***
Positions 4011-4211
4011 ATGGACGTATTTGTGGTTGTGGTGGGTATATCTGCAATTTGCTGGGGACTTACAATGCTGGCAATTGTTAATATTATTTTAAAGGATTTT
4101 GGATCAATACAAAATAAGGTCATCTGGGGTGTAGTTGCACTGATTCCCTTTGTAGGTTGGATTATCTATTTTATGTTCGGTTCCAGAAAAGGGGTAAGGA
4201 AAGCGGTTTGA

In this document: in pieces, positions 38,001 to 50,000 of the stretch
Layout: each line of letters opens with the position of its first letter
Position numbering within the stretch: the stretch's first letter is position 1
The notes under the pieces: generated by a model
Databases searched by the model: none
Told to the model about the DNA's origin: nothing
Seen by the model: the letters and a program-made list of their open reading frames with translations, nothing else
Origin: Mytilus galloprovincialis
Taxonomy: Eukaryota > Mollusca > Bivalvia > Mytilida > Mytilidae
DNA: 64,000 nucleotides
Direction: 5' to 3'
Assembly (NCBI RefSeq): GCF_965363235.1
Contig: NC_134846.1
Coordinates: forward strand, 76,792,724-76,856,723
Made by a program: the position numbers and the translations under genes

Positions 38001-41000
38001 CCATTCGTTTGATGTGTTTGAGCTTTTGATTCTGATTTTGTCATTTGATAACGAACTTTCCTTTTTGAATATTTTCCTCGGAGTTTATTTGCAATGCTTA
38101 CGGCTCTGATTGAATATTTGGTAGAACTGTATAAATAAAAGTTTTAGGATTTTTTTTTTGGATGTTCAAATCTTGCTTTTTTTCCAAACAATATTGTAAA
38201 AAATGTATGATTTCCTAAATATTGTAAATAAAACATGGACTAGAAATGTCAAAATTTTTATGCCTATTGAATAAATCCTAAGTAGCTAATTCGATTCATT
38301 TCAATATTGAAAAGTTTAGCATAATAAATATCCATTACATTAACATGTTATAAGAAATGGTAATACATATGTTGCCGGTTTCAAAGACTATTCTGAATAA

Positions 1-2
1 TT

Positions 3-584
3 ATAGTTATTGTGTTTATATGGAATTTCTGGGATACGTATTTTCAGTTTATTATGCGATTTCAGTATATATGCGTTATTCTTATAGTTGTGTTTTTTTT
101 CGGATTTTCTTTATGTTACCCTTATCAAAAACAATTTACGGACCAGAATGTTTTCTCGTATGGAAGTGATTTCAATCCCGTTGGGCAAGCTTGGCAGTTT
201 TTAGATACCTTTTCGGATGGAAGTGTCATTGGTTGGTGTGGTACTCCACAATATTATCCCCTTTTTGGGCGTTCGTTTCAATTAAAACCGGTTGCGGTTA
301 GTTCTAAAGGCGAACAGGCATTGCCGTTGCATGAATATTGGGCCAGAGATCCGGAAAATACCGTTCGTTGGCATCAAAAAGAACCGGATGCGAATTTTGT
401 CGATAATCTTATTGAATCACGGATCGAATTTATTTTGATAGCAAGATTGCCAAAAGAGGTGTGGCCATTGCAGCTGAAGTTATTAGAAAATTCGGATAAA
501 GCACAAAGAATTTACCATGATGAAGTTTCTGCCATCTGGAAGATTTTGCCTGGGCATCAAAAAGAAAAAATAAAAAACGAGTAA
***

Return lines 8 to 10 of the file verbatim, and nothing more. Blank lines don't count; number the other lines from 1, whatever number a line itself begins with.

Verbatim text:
The notes under the pieces: generated by a model
Databases searched by the model: none
Told to the model about the DNA's origin: nothing